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Young and in debt
More than a quarter of Arab youths owe money, mostly in the form of credit cards and personal loans. But how did they borrow so easily?
March 7, 2010 6:40 by Aarti Nagraj
About one in four Arab youths are in debt, according to a survey of 2,000 nationals and Arab expatriates in nine countries across the region.
The Arab Youth Survey, conducted by public relations company Asda’a Burson-Marsteller, found that the situation was particularly bad in Saudi Arabia, where 52 percent of the respondents claimed to be in debt.
Overall, 40 percent of the respondents – all of whom were aged between 18 and 24 – claimed that they had credit card debts, while 25 percent said that they had personal bank loans. Auto loans followed closely at 21 percent, while only 8 percent of the respondents said that they were burdened with student loans.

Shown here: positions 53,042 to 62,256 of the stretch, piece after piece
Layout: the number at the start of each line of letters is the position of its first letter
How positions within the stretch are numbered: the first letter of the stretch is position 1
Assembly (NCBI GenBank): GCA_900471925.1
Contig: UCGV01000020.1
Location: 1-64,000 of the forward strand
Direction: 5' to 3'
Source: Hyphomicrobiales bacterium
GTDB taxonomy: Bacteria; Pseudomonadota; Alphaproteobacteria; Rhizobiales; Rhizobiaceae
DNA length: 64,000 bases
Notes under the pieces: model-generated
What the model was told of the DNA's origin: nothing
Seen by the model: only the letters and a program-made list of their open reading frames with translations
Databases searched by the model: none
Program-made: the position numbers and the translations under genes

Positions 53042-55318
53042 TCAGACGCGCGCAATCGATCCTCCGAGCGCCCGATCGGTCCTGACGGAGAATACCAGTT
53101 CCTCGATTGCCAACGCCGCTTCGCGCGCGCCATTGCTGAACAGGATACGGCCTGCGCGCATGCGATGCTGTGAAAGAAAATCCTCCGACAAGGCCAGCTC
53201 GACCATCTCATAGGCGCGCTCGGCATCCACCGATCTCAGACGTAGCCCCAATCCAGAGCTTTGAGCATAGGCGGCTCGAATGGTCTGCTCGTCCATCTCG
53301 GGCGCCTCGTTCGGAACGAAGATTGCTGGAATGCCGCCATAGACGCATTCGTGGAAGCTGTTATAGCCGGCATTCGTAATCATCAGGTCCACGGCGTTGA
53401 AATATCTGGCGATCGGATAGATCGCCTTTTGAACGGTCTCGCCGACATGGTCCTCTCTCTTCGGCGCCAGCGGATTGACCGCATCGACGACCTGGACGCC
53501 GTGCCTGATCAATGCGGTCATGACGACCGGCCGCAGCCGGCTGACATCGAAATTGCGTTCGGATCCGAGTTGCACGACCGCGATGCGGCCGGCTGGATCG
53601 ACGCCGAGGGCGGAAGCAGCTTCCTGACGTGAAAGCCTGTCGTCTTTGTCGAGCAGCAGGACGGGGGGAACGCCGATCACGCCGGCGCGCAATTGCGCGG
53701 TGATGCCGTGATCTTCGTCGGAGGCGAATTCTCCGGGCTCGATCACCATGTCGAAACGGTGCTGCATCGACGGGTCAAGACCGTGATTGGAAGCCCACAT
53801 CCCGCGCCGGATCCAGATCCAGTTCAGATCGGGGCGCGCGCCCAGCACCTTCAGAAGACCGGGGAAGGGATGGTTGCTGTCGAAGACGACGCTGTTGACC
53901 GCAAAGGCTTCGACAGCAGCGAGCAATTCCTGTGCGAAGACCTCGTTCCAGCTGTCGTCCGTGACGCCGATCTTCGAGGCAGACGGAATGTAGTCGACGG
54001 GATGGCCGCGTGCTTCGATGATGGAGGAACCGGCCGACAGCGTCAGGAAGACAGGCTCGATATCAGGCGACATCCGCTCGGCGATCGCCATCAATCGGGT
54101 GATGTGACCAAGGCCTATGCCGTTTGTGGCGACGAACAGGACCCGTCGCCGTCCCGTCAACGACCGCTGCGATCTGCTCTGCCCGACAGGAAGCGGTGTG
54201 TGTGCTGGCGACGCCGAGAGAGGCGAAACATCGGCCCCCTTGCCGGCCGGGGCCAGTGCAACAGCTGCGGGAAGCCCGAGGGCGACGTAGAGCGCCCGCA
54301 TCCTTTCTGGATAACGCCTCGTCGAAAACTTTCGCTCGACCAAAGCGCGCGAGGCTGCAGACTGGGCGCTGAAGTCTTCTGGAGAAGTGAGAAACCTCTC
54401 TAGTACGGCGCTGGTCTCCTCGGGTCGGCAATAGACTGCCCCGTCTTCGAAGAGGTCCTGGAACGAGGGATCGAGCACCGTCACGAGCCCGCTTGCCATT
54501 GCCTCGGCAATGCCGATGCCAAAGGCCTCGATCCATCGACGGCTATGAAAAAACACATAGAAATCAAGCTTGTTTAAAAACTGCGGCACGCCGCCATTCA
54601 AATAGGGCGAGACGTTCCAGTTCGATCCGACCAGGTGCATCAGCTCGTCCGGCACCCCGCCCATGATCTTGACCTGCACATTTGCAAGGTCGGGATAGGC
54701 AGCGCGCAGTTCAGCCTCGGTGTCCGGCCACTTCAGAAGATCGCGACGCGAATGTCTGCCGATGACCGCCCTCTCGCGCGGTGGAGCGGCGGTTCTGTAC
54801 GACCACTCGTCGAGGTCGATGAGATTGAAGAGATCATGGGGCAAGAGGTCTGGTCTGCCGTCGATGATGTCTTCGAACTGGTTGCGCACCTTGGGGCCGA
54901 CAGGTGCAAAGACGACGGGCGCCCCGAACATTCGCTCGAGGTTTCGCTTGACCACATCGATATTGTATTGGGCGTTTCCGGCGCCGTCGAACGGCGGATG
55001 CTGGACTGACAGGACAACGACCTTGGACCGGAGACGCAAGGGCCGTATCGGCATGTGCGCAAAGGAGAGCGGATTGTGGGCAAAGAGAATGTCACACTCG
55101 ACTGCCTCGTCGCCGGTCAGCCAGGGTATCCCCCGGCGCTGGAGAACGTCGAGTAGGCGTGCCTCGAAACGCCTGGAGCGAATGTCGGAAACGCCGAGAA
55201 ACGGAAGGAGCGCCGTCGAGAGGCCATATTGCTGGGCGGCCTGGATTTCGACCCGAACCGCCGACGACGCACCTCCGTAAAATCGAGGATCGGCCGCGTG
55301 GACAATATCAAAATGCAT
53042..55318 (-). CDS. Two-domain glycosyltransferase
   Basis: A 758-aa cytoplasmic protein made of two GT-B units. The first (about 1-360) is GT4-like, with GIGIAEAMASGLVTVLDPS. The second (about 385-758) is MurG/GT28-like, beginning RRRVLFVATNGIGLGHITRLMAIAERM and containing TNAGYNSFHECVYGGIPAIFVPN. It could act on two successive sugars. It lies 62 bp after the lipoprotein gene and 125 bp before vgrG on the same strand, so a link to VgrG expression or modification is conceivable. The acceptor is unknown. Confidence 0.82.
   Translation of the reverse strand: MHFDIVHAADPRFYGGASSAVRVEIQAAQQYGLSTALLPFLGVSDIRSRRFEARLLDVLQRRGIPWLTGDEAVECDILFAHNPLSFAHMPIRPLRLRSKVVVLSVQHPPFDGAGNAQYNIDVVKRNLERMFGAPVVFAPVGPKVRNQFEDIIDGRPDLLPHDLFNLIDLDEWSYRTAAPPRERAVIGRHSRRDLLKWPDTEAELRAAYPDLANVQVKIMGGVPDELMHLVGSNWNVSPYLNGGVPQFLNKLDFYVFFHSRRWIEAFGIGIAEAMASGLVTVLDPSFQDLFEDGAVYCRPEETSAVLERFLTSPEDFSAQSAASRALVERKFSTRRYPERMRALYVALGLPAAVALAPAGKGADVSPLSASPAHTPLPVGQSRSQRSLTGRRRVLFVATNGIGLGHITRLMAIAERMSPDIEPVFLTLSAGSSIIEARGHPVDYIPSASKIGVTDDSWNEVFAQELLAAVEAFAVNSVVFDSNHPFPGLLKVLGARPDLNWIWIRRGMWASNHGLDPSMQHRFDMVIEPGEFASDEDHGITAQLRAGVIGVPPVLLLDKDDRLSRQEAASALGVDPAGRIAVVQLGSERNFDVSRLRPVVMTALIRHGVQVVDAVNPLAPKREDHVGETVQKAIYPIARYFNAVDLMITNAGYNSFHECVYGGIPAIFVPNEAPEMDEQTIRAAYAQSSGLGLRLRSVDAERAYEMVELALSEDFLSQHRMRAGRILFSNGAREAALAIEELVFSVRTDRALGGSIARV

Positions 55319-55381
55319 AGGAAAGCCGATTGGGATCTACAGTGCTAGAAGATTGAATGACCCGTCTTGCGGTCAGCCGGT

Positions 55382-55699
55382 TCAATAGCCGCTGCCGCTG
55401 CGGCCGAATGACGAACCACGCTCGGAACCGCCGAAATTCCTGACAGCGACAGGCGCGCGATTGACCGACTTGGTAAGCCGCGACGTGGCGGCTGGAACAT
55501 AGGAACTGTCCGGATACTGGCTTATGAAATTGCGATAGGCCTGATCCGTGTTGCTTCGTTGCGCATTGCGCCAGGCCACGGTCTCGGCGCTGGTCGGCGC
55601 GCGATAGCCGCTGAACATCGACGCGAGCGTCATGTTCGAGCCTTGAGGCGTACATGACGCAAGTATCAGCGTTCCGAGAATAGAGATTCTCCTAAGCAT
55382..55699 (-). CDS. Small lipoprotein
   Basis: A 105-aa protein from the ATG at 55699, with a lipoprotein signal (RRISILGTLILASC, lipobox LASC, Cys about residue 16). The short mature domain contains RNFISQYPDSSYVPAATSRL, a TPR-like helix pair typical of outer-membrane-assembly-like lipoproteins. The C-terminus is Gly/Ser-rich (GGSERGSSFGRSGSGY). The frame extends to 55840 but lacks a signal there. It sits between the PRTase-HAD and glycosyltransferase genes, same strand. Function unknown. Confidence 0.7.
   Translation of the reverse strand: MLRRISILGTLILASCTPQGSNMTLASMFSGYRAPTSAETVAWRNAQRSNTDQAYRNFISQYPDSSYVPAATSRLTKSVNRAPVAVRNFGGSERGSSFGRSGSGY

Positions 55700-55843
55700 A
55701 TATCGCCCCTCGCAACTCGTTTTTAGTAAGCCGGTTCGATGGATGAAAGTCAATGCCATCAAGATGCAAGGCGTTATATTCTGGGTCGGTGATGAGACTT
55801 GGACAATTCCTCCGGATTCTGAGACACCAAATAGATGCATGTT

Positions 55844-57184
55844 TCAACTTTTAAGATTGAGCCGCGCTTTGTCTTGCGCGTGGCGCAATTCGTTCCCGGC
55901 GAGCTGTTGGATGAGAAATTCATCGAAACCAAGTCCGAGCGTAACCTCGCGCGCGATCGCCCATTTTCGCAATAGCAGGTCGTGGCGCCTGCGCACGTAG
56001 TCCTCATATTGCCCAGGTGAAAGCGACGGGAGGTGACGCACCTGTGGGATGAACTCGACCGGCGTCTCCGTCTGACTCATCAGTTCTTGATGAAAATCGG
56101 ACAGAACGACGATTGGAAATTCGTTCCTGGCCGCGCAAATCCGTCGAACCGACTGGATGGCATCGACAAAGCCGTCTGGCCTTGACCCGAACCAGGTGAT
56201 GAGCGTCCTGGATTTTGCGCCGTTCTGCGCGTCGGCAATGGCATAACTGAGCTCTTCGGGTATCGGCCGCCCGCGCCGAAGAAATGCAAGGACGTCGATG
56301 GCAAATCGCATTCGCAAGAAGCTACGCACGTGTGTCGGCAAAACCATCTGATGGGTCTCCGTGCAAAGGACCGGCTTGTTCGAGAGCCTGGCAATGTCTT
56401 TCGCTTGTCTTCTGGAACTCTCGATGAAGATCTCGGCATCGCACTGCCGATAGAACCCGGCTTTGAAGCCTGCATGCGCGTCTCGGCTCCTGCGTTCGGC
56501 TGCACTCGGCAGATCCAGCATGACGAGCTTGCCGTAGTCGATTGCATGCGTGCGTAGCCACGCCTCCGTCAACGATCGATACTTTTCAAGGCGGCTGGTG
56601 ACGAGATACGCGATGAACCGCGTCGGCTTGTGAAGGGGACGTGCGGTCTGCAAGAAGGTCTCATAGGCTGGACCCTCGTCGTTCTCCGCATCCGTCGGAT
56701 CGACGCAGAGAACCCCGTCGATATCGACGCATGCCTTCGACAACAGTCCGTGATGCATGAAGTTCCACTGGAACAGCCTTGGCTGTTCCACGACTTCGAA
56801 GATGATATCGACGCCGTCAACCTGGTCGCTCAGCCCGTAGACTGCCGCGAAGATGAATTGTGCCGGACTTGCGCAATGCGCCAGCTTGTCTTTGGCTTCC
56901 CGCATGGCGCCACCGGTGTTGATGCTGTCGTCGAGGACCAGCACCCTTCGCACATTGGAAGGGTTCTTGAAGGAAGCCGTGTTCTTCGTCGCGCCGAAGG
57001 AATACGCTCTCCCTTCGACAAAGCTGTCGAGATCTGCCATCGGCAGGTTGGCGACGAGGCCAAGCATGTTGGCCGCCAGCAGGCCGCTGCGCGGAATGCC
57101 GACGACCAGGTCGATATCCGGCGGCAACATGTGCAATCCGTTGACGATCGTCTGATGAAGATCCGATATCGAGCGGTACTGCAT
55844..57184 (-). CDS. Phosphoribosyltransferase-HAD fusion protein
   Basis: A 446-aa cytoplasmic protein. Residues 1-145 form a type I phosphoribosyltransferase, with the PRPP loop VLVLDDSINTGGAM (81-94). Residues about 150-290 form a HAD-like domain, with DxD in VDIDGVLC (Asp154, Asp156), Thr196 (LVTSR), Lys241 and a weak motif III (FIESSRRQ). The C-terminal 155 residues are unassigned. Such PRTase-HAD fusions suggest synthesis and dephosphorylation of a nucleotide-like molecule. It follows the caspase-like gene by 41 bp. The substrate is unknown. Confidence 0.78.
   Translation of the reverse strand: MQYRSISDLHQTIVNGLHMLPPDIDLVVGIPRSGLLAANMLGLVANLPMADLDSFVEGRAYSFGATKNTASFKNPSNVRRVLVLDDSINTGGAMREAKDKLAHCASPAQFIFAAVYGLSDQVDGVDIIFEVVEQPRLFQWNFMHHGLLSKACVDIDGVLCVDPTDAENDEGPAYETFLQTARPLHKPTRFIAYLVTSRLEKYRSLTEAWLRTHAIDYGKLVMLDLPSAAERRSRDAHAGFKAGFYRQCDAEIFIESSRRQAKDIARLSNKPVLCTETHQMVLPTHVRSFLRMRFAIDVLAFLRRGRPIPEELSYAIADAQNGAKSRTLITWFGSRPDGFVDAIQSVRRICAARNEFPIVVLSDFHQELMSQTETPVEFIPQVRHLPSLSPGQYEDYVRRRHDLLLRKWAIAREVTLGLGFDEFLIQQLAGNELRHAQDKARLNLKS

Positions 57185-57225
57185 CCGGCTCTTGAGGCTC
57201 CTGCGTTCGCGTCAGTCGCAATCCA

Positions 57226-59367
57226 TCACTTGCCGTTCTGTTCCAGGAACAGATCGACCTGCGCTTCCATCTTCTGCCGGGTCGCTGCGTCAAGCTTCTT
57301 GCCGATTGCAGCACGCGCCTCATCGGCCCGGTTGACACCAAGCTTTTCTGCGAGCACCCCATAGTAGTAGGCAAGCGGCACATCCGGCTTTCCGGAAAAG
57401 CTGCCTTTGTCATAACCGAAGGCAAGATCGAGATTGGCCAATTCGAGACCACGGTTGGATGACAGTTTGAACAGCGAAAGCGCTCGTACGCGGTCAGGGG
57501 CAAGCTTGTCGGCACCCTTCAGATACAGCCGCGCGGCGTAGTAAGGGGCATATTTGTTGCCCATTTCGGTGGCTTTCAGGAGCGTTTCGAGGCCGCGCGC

Out of the 52 percent of Saudi respondents who are in debt, 66 percent have credit card debts, 23 percent have personal bank loans and 6 percent have auto loans.
Interestingly, in Oman, where 35 percent of the youth have loans, 11 percent said that they didn’t know how they accumulated the debt. The majority, 31 percent, had personal bank loans, and 11 percent of them, the highest in the region, claimed that they had taken small business loans.
The situation in Bahrain, where 32 percent of the youth have debts, is similar to that in Saudi, with 45 percent of respondents claiming to have credit card debts, followed by 27 percent with personal bank loans. The UAE youth seems to be less in debt than their neighbors, with just 23 percent stating that they have loans – although personal loans were more common in the Emirates than anywhere else.